(Courtesy of The American Museum of Natural History, New York)

The shapes of carrying baskets differ widely. Originally both food and water were doubtless car­ried in hollow gourds enclosed in netted twine to give additional strength, and a stick slipped through the meshes made their transportation easy. But in due time the basket evolved from netting, and the cone-shaped carrying-baskets made by certain Western tribes today are of exceedingly beautiful workmanship. The finely woven decora­tions represent in symbolic, conventionalized form those familiar natural objects so dear to the Indian heart — mountains, lakes, streams, trees, sea waves or water fowl, for example — objects with which the particular tribe has closest association. These are the subjects such as ever stir the Indian artist's imagination.

How can water be carried in a basket? one may well ask. Strangely enough, the tribes living in the arid Southwest, where every drop of water is exceedingly precious, are the very ones which chiefly trust to basket water-carriers. No danger of the pitcher breaking at an Indian well. The Paiutes, who make water-jars for their own use, and to barter for blankets with the Navajo, weave them of willow strippings and coat them with gum from the piñon pine. Many baskets made by various tribes are tightly enough woven, however, to hold water even without a gum coat. The bottom of the wicker water-bottle, made by the Havasupais in Cataract Cañon, Arizona, tapers to a point, which the Indian sticks into the ground to prevent the bottle from overturning. Handles of braided horsehair, which never break, confine the leather strap by which the squaw suspends the bottle from her head or her pony's saddle. Such bottles may be made to contain a pint or several gallons of water.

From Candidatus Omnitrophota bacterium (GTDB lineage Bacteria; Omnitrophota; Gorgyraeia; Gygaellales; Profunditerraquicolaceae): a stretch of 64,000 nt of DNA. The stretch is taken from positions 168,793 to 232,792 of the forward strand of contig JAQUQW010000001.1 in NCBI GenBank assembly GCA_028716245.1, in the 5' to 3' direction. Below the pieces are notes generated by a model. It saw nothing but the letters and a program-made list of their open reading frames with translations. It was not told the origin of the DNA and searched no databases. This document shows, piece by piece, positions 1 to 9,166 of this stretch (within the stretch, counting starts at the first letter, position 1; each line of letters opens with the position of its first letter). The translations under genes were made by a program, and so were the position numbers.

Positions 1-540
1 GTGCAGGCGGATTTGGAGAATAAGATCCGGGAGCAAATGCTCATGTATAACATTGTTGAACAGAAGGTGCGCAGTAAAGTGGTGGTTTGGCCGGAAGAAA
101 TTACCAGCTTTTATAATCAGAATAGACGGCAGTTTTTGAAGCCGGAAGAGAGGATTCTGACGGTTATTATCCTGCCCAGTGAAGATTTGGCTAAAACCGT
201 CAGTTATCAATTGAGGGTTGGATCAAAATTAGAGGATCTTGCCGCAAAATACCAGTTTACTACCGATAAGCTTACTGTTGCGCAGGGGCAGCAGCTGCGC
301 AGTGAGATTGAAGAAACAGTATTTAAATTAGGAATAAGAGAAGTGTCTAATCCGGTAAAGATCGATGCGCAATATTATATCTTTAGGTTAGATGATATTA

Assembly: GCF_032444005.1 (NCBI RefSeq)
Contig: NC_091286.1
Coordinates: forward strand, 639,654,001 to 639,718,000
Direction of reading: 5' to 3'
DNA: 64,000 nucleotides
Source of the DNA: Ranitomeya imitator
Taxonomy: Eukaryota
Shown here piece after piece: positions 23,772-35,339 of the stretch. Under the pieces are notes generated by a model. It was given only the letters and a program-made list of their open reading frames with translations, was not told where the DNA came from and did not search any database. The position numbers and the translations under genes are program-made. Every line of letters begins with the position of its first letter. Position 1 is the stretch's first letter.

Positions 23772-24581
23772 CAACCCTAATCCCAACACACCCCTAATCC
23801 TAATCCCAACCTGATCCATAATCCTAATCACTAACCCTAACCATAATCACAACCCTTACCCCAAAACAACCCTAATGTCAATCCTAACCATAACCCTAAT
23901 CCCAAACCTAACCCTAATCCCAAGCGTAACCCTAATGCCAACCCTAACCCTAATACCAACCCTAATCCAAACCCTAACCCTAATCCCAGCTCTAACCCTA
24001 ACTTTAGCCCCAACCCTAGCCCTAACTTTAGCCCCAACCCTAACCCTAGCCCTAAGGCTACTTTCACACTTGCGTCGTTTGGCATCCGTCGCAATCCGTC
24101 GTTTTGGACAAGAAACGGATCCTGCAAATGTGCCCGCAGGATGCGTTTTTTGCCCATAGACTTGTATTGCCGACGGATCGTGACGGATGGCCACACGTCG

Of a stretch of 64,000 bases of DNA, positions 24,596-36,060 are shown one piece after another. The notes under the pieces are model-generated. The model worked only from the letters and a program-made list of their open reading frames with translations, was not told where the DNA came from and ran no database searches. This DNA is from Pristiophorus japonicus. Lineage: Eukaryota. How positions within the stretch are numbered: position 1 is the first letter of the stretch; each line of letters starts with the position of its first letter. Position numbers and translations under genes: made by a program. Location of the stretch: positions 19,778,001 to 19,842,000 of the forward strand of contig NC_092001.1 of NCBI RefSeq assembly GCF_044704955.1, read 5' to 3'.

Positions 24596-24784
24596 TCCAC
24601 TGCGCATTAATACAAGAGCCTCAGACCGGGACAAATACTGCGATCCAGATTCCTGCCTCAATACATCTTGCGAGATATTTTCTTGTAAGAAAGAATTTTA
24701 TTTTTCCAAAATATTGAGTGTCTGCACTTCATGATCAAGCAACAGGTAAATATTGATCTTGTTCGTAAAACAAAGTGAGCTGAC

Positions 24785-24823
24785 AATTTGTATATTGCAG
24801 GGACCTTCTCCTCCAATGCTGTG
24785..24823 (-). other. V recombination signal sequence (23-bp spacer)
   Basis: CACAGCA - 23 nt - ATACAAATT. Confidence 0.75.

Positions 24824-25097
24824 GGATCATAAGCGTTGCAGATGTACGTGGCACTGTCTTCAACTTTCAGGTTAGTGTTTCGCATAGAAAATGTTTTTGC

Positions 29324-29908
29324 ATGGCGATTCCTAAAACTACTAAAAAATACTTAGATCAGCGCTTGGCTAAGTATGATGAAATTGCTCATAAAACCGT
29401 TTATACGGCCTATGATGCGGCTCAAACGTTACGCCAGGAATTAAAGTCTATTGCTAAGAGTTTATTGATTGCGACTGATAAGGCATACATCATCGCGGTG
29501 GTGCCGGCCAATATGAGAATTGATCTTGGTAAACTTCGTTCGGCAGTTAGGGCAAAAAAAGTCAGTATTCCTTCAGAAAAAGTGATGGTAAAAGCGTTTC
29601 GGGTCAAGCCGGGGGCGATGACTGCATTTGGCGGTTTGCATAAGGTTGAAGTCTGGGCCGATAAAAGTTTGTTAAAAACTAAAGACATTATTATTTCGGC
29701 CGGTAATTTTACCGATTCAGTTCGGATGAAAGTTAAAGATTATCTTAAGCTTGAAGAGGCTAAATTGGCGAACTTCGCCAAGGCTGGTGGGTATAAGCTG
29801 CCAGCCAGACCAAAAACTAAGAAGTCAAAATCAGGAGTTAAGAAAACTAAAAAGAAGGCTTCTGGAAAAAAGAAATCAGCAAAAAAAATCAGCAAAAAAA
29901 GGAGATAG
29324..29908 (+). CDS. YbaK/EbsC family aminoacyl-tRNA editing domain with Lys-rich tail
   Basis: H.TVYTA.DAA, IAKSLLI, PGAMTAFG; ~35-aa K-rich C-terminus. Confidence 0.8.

In the division of labor among primitive people, at least, women have always taken charge of the family larder. For collecting, preparing, cooking and serving food, basketry is still most important to the Indian. To gather the nuts under the piñon trees in the Rocky Mountain region, she fashions a spoon-shaped wicker scoop, whose bowl is also a coarse sieve through which the dirt is shaken. Huge storage baskets, representing tens of thousands of stitches, are often as tall as a man, as symmetrical as a Greek vase, and they are laboriously ornamented with symbolic designs which convey whole volumes of meaning to mem­bers of the tribe. The White Mountain Apaches, among others, make some wonderful household granaries. Into these great baskets the Indian housekeeper pours the nuts, acorns, fruit, maize, and other grains on her return from nature's mar­ket in the woods and fields.